Council grills Police Commission over planned payout to police chief

(Image: Hawaii News Now)
(Image: Hawaii News Now)

Honolulu City Council members grilled Police Commission Chairman Max Sword on Tuesday over a plan to give Honolulu's embattled police chief a hefty settlement to walk away.

"It's very concerning," Councilwoman Kymberly Marcos Pine said. "That they're doing this backroom deal right now and they're going to vote on it and then nobody has a say until it's done. There's something wrong with that process."

Pine was one of two members on the Public Safety Committee who peppered Sword with questions about Chief Louis Kealoha's offer to retire -- and take with him an extra hundreds of thousands of dollars.

That's in addition to his retirement benefits and pension, which would already provide at least $150,000 a year.

"Any kind of package deal that is given to the police chief for his retirement, is that something that the council or the mayor has to approve?" asked Pine.

Sword replied: "I cannot comment to that at this time."

The deal, hammered out behind closed doors, won't be revealed until Jan. 18, when the police commission votes on it.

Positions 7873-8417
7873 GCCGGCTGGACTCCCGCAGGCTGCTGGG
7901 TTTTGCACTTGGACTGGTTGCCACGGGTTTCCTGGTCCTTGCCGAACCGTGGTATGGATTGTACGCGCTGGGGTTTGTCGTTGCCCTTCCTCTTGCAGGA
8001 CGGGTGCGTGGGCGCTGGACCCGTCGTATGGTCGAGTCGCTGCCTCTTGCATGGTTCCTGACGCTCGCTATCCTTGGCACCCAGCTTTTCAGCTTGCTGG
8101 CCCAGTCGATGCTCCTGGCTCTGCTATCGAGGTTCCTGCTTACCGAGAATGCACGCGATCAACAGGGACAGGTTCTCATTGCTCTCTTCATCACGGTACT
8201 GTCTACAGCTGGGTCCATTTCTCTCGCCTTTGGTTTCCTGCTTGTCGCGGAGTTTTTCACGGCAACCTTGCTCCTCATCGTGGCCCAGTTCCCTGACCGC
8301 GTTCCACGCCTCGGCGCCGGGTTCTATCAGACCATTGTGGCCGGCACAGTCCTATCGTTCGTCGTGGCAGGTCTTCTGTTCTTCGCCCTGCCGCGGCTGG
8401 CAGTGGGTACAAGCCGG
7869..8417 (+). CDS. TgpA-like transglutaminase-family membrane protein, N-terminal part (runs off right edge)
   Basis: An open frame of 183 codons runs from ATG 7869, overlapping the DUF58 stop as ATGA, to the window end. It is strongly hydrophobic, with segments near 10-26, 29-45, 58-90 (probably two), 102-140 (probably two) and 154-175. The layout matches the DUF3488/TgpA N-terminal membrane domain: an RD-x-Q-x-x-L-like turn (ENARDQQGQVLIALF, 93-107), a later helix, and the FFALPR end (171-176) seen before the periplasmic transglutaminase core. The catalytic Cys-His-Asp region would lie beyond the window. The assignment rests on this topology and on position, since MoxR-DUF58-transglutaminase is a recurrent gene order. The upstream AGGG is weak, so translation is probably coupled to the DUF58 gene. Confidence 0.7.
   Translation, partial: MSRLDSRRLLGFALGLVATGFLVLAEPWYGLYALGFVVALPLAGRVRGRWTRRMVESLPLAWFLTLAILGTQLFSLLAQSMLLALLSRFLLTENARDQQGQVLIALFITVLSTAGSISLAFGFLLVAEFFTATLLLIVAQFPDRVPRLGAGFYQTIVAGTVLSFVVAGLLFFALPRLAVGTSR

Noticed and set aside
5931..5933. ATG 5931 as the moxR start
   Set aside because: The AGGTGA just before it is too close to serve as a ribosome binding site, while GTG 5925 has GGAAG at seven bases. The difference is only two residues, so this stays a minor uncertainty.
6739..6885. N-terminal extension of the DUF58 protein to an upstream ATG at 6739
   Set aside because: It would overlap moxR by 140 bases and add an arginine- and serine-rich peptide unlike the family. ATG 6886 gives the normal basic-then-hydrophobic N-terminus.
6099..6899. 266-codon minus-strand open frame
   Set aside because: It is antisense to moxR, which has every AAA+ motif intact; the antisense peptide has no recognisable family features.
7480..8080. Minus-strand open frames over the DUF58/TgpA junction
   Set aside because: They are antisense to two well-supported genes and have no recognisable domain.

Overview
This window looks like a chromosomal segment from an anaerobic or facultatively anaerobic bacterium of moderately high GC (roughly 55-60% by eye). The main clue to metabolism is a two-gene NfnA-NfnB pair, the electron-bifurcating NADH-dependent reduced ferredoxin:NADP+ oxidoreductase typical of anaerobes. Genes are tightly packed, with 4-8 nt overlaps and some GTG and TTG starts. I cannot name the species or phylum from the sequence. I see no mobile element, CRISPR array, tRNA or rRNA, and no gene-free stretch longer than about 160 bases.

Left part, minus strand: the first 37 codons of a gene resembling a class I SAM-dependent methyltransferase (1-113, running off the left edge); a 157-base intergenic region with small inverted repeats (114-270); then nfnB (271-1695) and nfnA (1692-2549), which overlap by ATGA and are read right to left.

After the vote, it will be considered a done deal -- too late for the public to provide input.

Councilman Ernie Martin also criticized the plan. "A normal public employee, when they retire, they don't have the right to negotiate additional terms and conditions. It's a straight retirement," Martin said.

Martin continued: "It's technically not a retirement, it's more of a settlement would you say that's correct?"

Sword answered, "I'm not a lawyer."

Martin then asked: "It's a mis-characterization to say this is a retirement, wouldn't you agree?"

Sword responded, "We're splitting hairs here,"

Kealoha has been on paid leave since last month, after getting an FBI target letter that notified him he is a suspect in a federal public corruption scandal.

Kealoha still has two years left of his five-year term.

Meanwhile on Tuesday, council members quizzed Sword on why Kealoha wasn't fired outright.

"During this whole process," asked Pine, "was there any type of threat from Chief Kealoha or his lawyers to the police commission that they would file a lawsuit against the police commission and the city if he were to be fired?"

Sword responded: "I can't comment on that, I'm sorry."

Council members Pine and Martin said they want the commission's upcoming vote on the payout delayed until the council can be briefed, even if it means an emergency executive session.  

Councilman Trevor Ozawa agreed that the Council Chairman Ron Menor should initiate that special session so that council members can be part of the discussion.

Hawaii News Now did reach out to Menor's office, and his spokesman said the idea will be reviewed by the city's corporation counsel, the same city office that helped negotiate the chief's settlement.

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